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SEC files complaint against Glen Cove man accused 

In a civil complaint, the Securities and Exchange Commission said Mark Suleymanov bilked up to $4 million from investors through a website designed to allow customers to speculate on the price of a stock.

Federal authorities announced Monday they have filed a civil complaint against a Glen Cove man who they said bilked up to $4 million from investors through a website designed to allow customers to speculate on the price of a stock.

The Securities and Exchange Commission seeks a penalty and an injunction against Mark Suleymanov, 38, as well as repayment of the funds officials said he extracted from investors, many of whom were senior citizens who were unfamiliar with investment practices, officials said.

Suleymanov’s attorney could not be reached for comment.

Federal authorities from the SEC, who were also unavailable for comment, had stated in a complaint filed on Monday that from 2012 to 2016, Suleymanov ran a website, SpotFN, that allowed clients to invest in "binary options," which can yield returns based on whether a security will close at or above a specific price on a given trading day. He also ran similar sites called BinaryFN.com and OptionsMogul.com.

But it was a bogus scheme, officials said, adding that the company’s offer and sales of binary option securities were never registered with the SEC, nor did Suleymanov apply for an exemption to that requirement.

“Suleymanov caused SpotFN’s website to falsely represent that SpotFN was a legitimate incorporated entity with officers and directors, when in fact, for most of its existence, it was not,” according to the complaint filed by SEC attorneys.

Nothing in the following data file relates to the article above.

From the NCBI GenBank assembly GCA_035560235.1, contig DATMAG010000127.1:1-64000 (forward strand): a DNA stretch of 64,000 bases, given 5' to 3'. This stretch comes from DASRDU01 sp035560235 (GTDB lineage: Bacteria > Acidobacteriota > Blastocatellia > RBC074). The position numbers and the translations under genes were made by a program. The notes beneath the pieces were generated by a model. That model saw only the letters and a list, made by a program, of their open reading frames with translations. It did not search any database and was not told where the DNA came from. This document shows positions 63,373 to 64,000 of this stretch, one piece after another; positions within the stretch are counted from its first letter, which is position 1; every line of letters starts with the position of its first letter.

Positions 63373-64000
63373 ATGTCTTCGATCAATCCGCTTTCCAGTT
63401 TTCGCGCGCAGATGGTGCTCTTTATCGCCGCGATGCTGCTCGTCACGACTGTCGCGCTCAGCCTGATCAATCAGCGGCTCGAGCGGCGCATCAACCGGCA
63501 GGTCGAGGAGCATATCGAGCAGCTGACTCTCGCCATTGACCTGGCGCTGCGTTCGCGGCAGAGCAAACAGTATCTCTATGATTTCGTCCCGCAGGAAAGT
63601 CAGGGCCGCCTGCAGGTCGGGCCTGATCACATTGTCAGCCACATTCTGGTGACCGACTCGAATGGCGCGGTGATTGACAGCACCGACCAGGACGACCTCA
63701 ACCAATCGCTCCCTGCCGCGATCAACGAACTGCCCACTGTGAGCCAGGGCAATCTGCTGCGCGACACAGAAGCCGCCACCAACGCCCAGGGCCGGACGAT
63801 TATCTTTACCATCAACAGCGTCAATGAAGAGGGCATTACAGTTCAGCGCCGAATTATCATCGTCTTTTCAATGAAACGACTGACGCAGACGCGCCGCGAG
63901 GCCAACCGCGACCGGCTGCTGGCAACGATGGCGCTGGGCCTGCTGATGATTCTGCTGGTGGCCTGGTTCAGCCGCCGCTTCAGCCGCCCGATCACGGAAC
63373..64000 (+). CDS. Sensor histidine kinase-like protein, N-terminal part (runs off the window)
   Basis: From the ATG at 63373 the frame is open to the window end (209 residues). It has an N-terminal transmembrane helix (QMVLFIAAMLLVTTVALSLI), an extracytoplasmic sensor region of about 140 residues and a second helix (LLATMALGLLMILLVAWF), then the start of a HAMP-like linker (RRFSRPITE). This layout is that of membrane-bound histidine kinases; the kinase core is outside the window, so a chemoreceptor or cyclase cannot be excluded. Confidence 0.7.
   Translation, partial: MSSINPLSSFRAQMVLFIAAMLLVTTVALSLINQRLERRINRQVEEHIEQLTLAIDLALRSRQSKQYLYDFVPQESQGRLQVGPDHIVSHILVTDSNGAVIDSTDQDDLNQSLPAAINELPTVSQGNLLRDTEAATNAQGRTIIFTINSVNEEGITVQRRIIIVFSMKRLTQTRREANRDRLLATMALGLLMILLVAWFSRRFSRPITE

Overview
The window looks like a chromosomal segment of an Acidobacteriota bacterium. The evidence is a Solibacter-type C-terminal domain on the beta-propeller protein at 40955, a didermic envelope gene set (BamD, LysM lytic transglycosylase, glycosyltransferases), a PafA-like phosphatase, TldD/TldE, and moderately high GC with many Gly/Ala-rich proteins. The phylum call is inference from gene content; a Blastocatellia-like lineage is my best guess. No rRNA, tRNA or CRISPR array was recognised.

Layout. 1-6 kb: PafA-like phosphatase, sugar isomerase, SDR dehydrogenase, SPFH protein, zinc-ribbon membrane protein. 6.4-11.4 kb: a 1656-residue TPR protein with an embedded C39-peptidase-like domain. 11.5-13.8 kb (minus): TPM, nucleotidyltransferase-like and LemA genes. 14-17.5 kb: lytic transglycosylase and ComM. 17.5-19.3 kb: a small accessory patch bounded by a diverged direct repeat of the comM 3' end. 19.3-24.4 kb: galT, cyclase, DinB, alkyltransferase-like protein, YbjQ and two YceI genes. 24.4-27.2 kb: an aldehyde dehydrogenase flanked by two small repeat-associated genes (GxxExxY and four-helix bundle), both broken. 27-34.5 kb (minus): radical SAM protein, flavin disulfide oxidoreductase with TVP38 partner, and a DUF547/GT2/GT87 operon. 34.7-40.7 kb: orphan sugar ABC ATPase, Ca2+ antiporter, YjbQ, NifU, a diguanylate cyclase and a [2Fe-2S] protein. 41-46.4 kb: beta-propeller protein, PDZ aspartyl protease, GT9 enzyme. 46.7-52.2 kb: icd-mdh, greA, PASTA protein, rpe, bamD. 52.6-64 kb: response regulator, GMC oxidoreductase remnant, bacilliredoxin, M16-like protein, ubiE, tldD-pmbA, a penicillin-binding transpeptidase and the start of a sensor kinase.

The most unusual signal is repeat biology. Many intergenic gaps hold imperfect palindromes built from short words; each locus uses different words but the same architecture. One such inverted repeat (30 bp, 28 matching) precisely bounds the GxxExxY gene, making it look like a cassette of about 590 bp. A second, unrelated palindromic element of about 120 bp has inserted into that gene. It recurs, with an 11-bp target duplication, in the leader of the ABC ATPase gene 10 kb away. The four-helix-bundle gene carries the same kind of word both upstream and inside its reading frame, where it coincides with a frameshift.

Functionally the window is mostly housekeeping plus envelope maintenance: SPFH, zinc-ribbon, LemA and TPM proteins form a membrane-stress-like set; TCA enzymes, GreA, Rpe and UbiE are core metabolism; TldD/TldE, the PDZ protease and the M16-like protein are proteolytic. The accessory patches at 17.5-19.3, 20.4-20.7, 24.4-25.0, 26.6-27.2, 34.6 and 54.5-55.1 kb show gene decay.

Officials said Suleymanov “used software to manipulate trading results to increase investor losses,” which the company then kept, and prevented investors from accessing the funds in their accounts.

Suleymanov also used investors’ money to run the business that was scamming them, SEC officials said.

“The SpotFN website also falsely stated that an investor's funds would be held in a separate account and used only for trading options, not for SpotFN's business expenses,” the SEC said in a news release. “In fact, Suleymanov commingled investor funds in his bank accounts and misused certain of the funds for business and personal expenses.”

Officials said that Suleymanov has already agreed to a settlement that is subject to court approval. It was unclear when a judge would decide on that agreement. 

The U.S. Attorney's office for the Eastern District of New York said Suleymanov was arrested in July in connection with this alleged scheme and was released on $500,000 bond, but has not been indicted.

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